When I started cooking, I would spend hours during the week thinking about what I wanted to make over the weekend, and then I would spend the weekend making it. Every Saturday I shopped along a stretch of Ninth Avenue around the Port Authority Bus Terminal, in Manhattan. In those years, it wasn’t the best part of town, but to me, an adventurous fledging cook, the small shops were as thrilling as a grand bazaar. There was a spice shop where I could buy saffron by the pinch for paella and risotto. A store where I bought handmade phyllo to make spanakopita and baklava. There was a fishmonger who sold everything that went into a bouillabaisse, including an assortment of heads and bones to make the broth, and a butcher who learned about charcuterie in France after the war. He made pâtés like the ones I saw in Gourmet magazine, and had duck confit and sausages for cassoulet; I bought the classic beans — creamy white ones from Tarbes — at a market opposite the terminal. That’s also where I got the rice for the risotto.
Back then, I wouldn’t cook the same dish twice. If you came for dinner and liked what you had, I’d send you home with the recipe, releasing myself from the obligation to make it for you again. But that was long ago, years before I came to understand that the pleasures of cooking are as much about the comfort of familiarity as they are about the excitement of discovery. There’s joy in giving those you love what they love. And there’s satisfaction in returning to recipes you know so well that the motions are drawn from memory.
After decades of cooking, I have a treasury of dishes I make by special request or just because I know they’re someone’s favorite. There are fruit tarts with sweet crusts, plain butter cakes and spice loaves, quiches and stuffed peppers with charred edges, spicy stew ladled over buttered noodles, countless kinds of cookies, a tall carrot cake, a slim chocolate torte and, the recipe most in demand, the French cheese puffs called gougères.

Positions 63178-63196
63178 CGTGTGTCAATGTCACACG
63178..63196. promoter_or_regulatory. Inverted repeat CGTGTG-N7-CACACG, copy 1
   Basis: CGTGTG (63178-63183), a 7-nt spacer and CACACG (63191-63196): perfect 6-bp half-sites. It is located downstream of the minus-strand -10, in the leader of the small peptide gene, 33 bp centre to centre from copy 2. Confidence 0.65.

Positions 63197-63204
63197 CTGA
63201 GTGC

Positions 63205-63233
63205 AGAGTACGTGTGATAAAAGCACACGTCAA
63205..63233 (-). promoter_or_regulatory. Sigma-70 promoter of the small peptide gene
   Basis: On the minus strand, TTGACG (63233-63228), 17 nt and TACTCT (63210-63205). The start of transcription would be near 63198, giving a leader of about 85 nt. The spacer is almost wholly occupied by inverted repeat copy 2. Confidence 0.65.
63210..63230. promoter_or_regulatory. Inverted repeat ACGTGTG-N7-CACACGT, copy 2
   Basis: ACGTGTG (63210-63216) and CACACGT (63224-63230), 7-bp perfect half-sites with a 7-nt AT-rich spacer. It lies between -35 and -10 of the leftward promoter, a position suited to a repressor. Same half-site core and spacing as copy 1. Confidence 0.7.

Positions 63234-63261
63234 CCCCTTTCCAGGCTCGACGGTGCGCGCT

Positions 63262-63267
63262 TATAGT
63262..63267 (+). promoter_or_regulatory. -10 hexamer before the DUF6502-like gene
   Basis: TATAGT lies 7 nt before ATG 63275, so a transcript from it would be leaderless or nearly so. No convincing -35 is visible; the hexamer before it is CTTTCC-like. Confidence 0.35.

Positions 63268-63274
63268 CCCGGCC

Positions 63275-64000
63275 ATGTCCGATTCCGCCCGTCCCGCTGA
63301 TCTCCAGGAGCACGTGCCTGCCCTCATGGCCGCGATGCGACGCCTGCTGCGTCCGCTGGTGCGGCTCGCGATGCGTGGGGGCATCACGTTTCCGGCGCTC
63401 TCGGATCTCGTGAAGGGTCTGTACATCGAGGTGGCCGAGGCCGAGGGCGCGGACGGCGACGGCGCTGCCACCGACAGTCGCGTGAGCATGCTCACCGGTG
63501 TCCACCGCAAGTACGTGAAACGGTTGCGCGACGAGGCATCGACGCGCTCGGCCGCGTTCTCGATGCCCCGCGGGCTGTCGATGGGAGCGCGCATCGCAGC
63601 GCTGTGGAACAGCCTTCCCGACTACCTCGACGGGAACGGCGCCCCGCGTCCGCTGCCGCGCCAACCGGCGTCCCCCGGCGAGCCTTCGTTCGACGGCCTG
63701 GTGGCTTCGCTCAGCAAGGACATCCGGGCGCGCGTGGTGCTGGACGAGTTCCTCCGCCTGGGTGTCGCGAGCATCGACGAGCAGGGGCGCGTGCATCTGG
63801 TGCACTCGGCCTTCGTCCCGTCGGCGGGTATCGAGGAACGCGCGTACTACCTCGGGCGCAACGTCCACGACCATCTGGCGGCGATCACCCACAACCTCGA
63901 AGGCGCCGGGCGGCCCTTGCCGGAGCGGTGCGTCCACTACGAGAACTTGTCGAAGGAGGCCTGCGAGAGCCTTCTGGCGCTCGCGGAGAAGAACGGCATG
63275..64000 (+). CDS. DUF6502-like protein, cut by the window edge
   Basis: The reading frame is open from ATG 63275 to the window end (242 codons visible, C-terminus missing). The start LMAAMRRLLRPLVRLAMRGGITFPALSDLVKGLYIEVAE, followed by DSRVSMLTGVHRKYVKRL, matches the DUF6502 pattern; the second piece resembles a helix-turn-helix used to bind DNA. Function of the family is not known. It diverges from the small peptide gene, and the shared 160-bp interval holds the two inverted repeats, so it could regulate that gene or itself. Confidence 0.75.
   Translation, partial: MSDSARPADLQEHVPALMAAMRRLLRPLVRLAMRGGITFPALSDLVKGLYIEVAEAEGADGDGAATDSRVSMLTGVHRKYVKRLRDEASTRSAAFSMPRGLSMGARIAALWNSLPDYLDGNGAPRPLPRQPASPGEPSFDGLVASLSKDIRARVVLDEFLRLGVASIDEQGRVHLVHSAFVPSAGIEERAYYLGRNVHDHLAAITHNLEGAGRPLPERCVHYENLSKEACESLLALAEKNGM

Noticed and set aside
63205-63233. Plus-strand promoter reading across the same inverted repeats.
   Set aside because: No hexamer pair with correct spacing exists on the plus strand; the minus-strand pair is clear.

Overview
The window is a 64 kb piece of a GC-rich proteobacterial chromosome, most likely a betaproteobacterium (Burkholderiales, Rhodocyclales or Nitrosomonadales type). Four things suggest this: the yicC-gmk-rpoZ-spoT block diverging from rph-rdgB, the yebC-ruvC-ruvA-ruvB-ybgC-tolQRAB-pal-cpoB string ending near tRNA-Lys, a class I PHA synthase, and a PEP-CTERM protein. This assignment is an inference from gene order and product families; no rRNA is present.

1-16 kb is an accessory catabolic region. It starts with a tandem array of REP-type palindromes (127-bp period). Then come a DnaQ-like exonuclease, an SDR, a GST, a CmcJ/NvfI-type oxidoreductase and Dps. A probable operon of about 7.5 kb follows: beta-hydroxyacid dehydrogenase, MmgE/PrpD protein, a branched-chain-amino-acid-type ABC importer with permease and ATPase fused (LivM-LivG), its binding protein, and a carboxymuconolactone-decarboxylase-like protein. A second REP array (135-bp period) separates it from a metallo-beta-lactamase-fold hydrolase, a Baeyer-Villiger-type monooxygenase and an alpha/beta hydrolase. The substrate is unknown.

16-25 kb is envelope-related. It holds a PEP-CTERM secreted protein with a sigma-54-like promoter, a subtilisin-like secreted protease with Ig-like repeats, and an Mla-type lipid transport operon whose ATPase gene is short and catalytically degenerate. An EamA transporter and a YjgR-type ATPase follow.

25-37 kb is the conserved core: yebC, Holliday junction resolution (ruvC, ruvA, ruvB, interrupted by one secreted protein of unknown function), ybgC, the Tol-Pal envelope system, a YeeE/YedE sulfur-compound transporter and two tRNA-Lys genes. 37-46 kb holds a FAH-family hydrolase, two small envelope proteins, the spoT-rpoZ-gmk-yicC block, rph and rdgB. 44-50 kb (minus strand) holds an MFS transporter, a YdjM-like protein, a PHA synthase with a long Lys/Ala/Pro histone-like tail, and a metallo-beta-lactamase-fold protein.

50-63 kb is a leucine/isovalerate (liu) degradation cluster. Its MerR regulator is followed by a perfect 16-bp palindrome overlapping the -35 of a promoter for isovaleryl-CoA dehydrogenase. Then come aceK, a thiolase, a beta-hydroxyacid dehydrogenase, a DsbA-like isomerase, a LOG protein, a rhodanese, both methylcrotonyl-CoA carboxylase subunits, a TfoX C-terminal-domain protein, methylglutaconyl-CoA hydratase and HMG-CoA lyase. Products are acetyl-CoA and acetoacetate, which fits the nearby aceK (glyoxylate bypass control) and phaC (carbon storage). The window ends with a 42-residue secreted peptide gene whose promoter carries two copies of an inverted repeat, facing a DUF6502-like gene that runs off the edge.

Based on pâte-à-choux, the dough used for cream puffs and éclairs, gougères are what I welcome guests with as they come through the door. Once when a friend didn’t catch the whiff of warm cheese — the signal that the gougères are almost ready — he looked as disappointed as a kid who’d found the candy store closed. Of course I’d made them, I assured him. I was just a little late getting them into the oven.
Gougères probably originated in Burgundy, and that’s where I first tasted them, at a restaurant that served them the moment we sat down, along with a small Kir, a mix of white wine and crème de cassis, the signature aperitif of the region. There, and throughout most of the country, the puffs — with a lightly crusty outside and custardy inside — are made with either French Comté or Swiss Gruyère. That I use Cheddar when I make gougères in America is a relatively recent innovation, a change born of necessity (it was the only cheese in the house) but folded into tradition by choice: Cheddar makes delicate puffs with a pleasingly sharp edge.
Edge is nice in a morsel meant to whet the appetite and good in a dough that is plain by design. The only dough that I can think of that is both cooked and baked, pâte-à-choux starts in a saucepan, where flour is added all at once to a boiling mixture of milk, water and butter. There are a few moments of energetic stirring to dry the dough so that it will expand later. And then, while everything is still steaming, you add the eggs, beating until the dough is silky and shiny — which comes as a relief, since it can look quite hopeless mid-mix. In the classic version of gougères, the dough is seasoned with a bit of salt and run through with the cheese. But I’ve gradually altered my recipe, adding mustard (some people taste it, others don’t) and toasted nuts (everyone tastes those). The nuts — I use pecans or walnuts — change the gougères’ personality, nudging them from elegant accompaniment to lively partner.
The reason I can have gougères in the oven whenever friends come is that I scoop the dough, freeze the puffs and then bake as many as I need. It’s just a few minutes of planning, a few minutes preparing for the happiness of family and friends. I always have a batch or two in the freezer, because I always know that friends will come.
At least I used to know this. I’m writing when our world is off-kilter, when I can’t be certain when friends will come, when I’ll be able to make them the dishes they love. For now, at home with my small family, I’m making the dishes we love, and so I make gougères. I’ve baked so many of these over the years that sliding them into the oven and waiting for their fragrance to find its way into the kitchen feels like a ritual. Serving them feels like a comfort. And making another batch feels like an act of faith. When my friends return — and they will! — I’ll be ready.